LOW OXYGEN CONCENTRATIONS STIMULATE MORE ANAEROBIC ENERGY
Ogura, Y., Katamoto, S., Uchimaru, J., Naito, H., & Aoki, J. (2005). Effects of different levels of hypoxia on anaerobic energy release during supramaximal exercise in trained athletes. Medicine and Science in Sports and Exercise, 37(5), Supplement abstract 1552.
Males (N = 7) performed 12 submaximal cycling-economy tests to establish the relationship between submaximal workload and O2 uptake. Ss then performed three 40-second Wingate tests under 20.9, 16.4, and 12.8% O2 conditions.
No significant differences between the three conditions were observed in pedal frequency, power output, and estimated O2 demand. Oxygen uptake was significantly lower in the 12.8% condition in the 21-30-second interval when compared to the 20.9% condition. The percent anaerobic energy release was significantly lower in 21-30 and 31-40-second intervals in the 12.8% condition when compared to the 20.9% condition.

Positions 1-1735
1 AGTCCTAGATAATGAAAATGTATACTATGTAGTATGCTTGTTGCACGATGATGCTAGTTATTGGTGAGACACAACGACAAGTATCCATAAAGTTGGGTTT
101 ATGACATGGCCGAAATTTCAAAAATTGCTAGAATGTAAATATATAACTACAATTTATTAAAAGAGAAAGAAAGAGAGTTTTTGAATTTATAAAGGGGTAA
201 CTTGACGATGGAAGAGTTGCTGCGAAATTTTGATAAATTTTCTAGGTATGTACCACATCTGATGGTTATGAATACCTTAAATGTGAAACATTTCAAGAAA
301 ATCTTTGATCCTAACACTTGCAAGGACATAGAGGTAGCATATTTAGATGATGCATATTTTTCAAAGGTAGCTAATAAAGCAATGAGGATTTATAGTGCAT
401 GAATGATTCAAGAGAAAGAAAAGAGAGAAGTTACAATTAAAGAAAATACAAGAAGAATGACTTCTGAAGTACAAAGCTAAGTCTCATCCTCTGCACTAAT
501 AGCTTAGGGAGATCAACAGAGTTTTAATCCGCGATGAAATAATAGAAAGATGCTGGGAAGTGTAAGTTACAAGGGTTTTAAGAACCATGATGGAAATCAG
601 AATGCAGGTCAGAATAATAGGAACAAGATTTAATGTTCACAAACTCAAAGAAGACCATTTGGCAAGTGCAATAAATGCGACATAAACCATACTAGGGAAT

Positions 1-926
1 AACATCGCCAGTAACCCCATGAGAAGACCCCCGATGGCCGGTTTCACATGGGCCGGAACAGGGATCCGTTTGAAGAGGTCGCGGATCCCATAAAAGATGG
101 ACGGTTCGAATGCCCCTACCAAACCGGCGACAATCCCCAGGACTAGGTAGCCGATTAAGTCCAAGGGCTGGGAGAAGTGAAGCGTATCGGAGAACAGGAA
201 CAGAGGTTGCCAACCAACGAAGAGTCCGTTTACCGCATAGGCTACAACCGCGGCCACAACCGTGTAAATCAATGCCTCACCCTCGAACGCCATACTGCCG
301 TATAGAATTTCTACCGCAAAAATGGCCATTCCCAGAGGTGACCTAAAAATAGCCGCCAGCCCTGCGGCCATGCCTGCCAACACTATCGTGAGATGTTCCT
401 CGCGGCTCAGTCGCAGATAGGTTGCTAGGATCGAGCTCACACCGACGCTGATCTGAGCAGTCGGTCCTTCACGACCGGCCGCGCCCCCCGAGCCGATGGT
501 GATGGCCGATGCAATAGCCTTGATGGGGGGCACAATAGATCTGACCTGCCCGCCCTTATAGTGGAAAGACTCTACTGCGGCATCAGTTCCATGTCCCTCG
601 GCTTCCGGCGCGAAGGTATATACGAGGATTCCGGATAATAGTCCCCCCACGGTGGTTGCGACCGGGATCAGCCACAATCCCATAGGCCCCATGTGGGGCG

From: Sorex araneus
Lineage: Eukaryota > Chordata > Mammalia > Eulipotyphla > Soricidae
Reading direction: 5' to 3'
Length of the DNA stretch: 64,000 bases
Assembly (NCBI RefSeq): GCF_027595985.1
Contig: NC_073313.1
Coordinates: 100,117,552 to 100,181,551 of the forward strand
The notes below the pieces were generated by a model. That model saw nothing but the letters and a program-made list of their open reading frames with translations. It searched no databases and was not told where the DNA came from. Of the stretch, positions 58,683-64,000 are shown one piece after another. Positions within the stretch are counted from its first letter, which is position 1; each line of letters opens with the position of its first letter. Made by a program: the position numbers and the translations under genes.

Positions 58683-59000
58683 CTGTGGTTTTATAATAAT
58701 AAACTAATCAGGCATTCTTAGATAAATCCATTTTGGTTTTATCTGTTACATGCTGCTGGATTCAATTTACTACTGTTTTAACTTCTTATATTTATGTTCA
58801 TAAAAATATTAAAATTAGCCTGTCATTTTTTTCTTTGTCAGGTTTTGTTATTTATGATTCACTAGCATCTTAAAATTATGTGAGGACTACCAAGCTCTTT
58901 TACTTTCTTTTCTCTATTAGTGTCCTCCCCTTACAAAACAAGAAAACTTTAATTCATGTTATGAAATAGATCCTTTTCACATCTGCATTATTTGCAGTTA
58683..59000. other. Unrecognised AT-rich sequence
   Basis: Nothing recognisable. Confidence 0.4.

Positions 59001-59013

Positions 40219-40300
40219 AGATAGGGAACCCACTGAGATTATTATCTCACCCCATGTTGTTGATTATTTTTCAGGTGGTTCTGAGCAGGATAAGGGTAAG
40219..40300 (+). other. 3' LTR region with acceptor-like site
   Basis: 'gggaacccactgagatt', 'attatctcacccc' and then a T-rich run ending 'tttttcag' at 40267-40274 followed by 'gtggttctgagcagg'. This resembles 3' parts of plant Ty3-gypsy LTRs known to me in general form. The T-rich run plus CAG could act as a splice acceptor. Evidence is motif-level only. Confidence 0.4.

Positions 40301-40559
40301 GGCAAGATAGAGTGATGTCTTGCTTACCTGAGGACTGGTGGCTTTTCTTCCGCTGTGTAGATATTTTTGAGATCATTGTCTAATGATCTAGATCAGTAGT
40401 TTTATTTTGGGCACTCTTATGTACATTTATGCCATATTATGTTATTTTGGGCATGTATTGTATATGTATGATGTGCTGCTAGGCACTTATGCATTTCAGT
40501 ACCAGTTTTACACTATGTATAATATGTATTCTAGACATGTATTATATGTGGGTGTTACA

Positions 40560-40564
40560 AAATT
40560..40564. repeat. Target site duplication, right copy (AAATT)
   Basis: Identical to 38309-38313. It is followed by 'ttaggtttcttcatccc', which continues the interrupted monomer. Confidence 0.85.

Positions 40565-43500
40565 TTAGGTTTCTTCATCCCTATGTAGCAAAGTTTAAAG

Implication. Severe hypoxia stimulated a significant increase of hypoxia-induced anaerobic energy release during supramaximal exercise. Perhaps there is an "hypoxic threshold" below which the ambient O2 concentration has to fall for a significant increase in anaerobic energy to occur.
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